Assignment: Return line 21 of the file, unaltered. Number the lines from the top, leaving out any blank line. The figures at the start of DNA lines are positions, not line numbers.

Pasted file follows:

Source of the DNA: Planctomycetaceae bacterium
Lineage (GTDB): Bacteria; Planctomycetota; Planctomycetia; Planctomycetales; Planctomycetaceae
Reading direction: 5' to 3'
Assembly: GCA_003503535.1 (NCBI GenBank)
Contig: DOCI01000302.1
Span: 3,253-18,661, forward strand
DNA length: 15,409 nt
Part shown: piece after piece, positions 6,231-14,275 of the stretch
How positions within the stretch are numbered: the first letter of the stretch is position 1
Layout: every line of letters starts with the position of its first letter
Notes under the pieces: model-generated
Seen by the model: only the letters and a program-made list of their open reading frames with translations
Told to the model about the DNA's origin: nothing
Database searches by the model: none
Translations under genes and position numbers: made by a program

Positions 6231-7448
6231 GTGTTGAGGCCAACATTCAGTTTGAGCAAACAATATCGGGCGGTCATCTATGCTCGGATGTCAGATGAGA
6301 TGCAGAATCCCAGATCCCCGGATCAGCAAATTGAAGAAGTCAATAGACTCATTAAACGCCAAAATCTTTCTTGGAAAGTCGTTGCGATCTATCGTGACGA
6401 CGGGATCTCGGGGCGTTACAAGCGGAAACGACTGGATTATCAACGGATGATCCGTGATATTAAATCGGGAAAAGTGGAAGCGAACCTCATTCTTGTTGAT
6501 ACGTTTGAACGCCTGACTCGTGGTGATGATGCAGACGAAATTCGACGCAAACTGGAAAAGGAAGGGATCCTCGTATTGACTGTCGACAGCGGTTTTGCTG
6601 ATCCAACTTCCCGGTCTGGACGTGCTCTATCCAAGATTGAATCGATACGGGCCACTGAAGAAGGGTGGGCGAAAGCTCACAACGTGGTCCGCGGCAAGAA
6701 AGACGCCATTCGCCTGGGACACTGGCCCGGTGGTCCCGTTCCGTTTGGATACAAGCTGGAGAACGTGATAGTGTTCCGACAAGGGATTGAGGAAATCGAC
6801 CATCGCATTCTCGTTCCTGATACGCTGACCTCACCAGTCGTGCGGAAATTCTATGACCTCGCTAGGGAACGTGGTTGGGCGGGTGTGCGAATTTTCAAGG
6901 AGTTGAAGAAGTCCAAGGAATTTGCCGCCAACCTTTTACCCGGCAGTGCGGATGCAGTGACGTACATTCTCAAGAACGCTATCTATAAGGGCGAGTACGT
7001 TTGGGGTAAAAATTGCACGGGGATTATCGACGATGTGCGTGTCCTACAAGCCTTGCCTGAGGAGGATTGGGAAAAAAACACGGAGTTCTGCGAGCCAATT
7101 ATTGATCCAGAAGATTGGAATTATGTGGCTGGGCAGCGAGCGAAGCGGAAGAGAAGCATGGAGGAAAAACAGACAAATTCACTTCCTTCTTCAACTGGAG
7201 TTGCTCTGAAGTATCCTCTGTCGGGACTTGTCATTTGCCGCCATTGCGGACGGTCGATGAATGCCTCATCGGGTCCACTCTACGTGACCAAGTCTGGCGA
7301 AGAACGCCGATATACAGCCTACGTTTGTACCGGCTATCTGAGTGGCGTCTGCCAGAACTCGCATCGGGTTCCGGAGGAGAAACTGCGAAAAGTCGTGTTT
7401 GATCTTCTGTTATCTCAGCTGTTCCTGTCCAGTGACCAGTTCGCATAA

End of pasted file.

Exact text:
6601 ATCCAACTTCCCGGTCTGGACGTGCTCTATCCAAGATTGAATCGATACGGGCCACTGAAGAAGGGTGGGCGAAAGCTCACAACGTGGTCCGCGGCAAGAA